• An American right-wing political commentator is set to have a conversation with Alberta Premier Danielle Smith in January when he’s scheduled to speak in Calgary. Tucker Carlson, who was fired by Fox News in April, is scheduled to appear at a luncheon at the Telus Convention Centre on Jan. 24. An itinerary posted on Carlson’s website said he will make remarks, before being interviewed by a local businessman and then having a conversation with Smith. The premier’s office confirmed Tuesday that Smith will attend the event in Calgary.

  • Alberta is proposing legislation to make it easier to change dollar limits and rules surrounding gifts for elected officials. It’s a move the Opposition NDP calls a self-serving ploy by Premier Danielle Smith’s United Conservative government to better position itself on the receiving end of perks. Currently, non-monetary gifts to politicians are capped at $200, and elected officials can accept tickets from any one source up to $400 a year.

British Columbia

  • Some B.C. mayors are frustrated by Premier David Eby’s support for legislation that would stop Ottawa from giving housing cash directly to municipalities. The mayors of Burnaby and Surrey say they desperately need more funding for housing and infrastructure to support growing populations and the province shouldn’t meddle if Ottawa is willing to provide that money.

  • The premier of British Columbia was in St. John’s Tuesday to sign a commitment to work with Newfoundland and Labrador to advance green energy solutions. David Eby and Newfoundland and Labrador Premier Andrew Furey signed what was described as a statement of cooperation with green energy in mind. The three-year partnership involves sharing information to help advance projects, accelerating hydrogen and wind energy development, and working with the federal government to stimulate private investment among other points.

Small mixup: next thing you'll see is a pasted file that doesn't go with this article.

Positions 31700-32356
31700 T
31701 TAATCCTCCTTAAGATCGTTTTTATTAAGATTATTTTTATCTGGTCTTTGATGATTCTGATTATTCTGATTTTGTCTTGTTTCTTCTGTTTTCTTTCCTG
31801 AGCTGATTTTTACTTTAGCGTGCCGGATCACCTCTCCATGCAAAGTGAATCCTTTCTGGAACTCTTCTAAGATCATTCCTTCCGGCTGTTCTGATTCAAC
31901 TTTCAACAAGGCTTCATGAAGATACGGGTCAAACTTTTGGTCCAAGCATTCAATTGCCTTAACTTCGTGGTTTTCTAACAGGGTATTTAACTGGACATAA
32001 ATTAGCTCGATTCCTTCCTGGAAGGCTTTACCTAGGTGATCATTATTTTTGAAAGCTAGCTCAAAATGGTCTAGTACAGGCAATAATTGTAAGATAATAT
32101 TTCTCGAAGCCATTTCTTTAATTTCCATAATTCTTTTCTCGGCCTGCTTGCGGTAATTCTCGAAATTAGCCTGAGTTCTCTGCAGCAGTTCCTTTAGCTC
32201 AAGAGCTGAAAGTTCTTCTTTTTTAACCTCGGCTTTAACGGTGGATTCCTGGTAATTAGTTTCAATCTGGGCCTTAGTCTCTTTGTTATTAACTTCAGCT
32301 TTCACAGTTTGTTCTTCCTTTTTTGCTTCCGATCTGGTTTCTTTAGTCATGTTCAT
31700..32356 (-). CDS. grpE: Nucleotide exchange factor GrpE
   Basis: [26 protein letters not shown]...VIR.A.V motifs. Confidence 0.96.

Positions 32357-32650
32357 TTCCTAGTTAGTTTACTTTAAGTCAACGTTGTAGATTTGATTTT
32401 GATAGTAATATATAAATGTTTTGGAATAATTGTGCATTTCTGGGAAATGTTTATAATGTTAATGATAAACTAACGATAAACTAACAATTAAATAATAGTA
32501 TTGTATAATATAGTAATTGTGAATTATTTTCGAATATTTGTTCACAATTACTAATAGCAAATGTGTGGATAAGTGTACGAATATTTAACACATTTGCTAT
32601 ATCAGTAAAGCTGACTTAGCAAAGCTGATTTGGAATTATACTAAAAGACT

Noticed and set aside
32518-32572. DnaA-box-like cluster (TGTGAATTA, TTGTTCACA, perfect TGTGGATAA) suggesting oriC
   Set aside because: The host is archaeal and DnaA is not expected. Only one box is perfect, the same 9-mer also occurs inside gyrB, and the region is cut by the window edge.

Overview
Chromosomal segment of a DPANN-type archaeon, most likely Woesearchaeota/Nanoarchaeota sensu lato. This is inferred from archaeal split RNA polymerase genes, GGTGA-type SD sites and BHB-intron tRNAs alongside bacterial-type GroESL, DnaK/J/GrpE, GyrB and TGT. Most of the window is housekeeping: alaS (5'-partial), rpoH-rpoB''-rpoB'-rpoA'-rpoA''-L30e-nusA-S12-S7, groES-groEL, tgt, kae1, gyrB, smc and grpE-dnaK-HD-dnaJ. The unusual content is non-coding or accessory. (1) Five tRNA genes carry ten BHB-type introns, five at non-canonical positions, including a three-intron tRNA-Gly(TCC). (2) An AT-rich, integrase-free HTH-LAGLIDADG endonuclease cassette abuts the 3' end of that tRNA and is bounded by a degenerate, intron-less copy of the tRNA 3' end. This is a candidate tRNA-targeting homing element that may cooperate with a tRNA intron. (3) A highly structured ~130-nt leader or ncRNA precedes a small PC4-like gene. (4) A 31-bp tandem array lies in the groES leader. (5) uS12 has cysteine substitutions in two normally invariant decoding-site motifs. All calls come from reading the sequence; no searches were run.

• British Columbia’s Green Leader Sonia Furstenau says she fired her deputy for liking a social media post that compared provincial health officer Dr. Bonnie Henry to Josef Mengele, an infamous Nazi doctor who experimented on concentration camp victims during the Second World War. She said Dr. Sanjiv Gandhi’s actions were “unacceptable” and she had also accepted his resignation as the Green candidate in the 2024 B.C. election in the newly formed provincial riding of Vancouver-Renfrew.

  • B.C. Premier David Eby voiced his frustrations over a lack of communication with Prime Minister Justin Trudeau on Tuesday and outlined the impacts it could have on planning and funding for housing issues. The first minister’s meeting wrapped up on Monday with premiers threatening to pass legislation preventing Ottawa from making housing and infrastructure deals directly with cities. Eby says Canada’s premiers haven’t sat down with Trudeau face-to-face in a meeting since 2018. As he explains, there were Zoom calls about COVID through that gap, but there hasn’t been enough since.

Northwest Territories

  • Internet and TV service is down in Yellowknife and some other N.W.T. communities, according to Northwestel. The telecommunications disruption began around 1 p.m. on Friday. The company suspects it’s been caused by damage to the fibre infrastructure. It’s affecting Yellowknife, Behchoko, Whati and Fort Providence. Northwestel spokesperson Andrew Anderson said phone and cellular service is still working, but the system is heavily congested.


  • Yukon Energy officials say the utility will be hard-pressed to produce enough renewable power to meet the territory’s emissions targets. Under terms of the government’s Confidence and Supply Agreement, the territory’s climate change plans call for emissions to drop 45 percent by 2030. But the utility also forecasts that overall non-industrial demand for power will grow by 36 percent over the same time. Hitting emissions targets requires widespread electrification, especially for the energy-intensive transportation and home heating sectors. And if that power isn’t coming from renewable sources, it won’t help bring emissions down nearly as much.

  • Yukon Party health critic Brad Cathers says the Liberal government is suppressing a report on financial management at the Yukon Hospital Corporation. And he’s accusing Premier Ranj Pillai of violating the territory’s access to information law in the process. “Now that the report is done, for some reason, he really doesn’t want the Official Opposition to see it,” Cathers said of Pillai. “And so far they have refused to release it, even though that should be public information.”


  • Healthcare workers in the Government of Nunavut will see wage increases and retention bonuses, among other perks, in a new agreement the government is hoping will build up staffing. The Government of Nunavut and the Nunavut Employees Union signed a memorandum of understanding (MOU) in Iqaluit on Friday with measures to boost the recruitment and retention of health-care staff. The agreement comes amid a shortage of nurses and health-care staff across Nunavut, as well as a rotation of health centre closures and reductions in communities.